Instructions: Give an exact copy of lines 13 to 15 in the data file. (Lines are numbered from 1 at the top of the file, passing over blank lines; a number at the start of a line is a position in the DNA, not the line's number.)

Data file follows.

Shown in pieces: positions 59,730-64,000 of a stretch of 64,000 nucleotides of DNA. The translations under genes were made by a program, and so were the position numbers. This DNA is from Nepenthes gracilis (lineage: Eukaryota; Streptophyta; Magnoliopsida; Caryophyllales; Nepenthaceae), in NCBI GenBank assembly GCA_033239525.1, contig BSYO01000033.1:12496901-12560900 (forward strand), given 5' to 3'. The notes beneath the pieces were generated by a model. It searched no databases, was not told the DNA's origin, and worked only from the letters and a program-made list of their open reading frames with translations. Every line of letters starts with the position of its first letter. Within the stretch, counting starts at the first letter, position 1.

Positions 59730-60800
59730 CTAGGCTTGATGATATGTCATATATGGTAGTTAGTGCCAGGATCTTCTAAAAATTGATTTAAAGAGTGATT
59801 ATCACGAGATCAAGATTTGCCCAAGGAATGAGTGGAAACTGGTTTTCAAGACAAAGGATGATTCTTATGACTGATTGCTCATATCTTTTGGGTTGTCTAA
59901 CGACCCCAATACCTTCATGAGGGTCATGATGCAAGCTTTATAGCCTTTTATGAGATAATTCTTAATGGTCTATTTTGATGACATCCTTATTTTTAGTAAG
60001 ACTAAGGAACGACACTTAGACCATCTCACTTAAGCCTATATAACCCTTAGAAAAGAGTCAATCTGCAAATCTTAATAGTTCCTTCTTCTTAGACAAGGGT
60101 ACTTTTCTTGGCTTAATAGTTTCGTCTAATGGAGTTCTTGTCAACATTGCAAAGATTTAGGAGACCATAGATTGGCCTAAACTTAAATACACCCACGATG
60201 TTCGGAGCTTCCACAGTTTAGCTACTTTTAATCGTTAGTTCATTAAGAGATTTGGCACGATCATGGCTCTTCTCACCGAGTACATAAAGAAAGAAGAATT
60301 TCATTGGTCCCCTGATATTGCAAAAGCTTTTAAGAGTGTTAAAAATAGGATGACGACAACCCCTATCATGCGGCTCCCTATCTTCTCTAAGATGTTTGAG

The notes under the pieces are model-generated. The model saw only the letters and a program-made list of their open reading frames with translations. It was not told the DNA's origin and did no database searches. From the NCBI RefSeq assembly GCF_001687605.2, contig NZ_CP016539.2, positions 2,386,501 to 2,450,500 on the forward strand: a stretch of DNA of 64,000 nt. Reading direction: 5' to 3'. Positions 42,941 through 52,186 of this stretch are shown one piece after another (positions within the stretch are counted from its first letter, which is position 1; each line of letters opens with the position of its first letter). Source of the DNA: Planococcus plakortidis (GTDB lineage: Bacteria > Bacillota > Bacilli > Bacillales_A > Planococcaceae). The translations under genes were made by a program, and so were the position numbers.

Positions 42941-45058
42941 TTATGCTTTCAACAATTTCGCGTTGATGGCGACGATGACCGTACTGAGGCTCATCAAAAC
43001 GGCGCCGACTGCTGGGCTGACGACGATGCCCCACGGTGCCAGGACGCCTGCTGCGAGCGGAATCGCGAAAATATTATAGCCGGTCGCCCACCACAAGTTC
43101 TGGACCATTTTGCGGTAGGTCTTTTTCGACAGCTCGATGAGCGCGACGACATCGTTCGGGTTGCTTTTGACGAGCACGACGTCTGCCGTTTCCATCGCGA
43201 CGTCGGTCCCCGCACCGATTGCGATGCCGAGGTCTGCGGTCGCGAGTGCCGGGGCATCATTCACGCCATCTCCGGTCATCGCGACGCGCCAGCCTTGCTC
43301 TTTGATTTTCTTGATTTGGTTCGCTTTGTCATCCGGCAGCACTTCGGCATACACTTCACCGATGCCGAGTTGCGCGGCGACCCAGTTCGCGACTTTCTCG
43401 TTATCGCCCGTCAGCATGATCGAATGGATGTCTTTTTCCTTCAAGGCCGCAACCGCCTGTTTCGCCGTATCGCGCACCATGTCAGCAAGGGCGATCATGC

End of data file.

43001 GGCGCCGACTGCTGGGCTGACGACGATGCCCCACGGTGCCAGGACGCCTGCTGCGAGCGGAATCGCGAAAATATTATAGCCGGTCGCCCACCACAAGTTC
43101 TGGACCATTTTGCGGTAGGTCTTTTTCGACAGCTCGATGAGCGCGACGACATCGTTCGGGTTGCTTTTGACGAGCACGACGTCTGCCGTTTCCATCGCGA
43201 CGTCGGTCCCCGCACCGATTGCGATGCCGAGGTCTGCGGTCGCGAGTGCCGGGGCATCATTCACGCCATCTCCGGTCATCGCGACGCGCCAGCCTTGCTC